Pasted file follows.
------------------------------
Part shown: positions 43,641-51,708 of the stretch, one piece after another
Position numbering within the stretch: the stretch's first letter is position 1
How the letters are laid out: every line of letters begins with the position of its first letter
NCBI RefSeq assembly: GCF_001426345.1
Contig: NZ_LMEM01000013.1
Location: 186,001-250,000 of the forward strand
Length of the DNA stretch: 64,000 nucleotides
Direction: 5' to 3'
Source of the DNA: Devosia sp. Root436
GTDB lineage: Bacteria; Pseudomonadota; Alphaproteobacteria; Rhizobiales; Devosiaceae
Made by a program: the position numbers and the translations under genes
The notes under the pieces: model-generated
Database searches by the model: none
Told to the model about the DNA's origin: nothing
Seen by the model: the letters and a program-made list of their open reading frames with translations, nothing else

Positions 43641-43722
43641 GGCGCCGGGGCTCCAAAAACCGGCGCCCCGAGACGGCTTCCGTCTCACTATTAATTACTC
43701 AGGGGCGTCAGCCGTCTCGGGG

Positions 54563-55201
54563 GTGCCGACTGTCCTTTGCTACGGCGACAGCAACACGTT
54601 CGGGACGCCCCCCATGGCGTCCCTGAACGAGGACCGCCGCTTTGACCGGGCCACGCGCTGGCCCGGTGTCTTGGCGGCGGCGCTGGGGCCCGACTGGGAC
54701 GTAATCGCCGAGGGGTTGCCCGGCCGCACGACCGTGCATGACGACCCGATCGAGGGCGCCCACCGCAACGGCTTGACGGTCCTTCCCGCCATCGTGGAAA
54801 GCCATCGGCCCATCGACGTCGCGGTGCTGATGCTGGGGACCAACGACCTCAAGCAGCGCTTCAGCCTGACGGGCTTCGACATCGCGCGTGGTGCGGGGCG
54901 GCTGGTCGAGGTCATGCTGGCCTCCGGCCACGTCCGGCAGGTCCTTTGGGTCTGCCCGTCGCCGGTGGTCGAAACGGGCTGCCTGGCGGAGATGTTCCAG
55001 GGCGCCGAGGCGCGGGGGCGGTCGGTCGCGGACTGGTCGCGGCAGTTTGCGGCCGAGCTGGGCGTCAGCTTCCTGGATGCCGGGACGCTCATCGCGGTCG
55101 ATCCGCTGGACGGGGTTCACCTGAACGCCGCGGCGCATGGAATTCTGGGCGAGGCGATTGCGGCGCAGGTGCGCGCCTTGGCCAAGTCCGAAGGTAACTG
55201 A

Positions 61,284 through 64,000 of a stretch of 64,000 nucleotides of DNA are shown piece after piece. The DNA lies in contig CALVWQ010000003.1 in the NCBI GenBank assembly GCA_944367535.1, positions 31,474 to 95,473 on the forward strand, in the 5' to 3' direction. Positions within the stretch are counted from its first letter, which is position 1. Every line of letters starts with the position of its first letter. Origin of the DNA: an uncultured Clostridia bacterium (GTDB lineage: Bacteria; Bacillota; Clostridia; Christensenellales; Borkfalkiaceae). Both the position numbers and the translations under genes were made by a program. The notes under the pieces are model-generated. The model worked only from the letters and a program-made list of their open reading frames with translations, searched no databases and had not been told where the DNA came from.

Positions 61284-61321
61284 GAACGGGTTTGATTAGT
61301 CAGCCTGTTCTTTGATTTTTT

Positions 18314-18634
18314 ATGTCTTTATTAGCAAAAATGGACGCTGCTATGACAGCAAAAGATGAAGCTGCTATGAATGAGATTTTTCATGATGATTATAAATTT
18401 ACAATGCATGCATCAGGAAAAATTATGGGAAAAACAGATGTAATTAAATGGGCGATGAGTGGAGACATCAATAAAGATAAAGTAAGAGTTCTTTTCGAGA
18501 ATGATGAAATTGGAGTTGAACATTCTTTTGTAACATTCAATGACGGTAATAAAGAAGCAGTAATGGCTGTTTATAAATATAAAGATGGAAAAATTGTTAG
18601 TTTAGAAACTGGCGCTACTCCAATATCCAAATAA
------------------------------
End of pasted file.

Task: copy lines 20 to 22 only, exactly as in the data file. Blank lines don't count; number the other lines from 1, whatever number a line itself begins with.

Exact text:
54563 GTGCCGACTGTCCTTTGCTACGGCGACAGCAACACGTT
54601 CGGGACGCCCCCCATGGCGTCCCTGAACGAGGACCGCCGCTTTGACCGGGCCACGCGCTGGCCCGGTGTCTTGGCGGCGGCGCTGGGGCCCGACTGGGAC
54701 GTAATCGCCGAGGGGTTGCCCGGCCGCACGACCGTGCATGACGACCCGATCGAGGGCGCCCACCGCAACGGCTTGACGGTCCTTCCCGCCATCGTGGAAA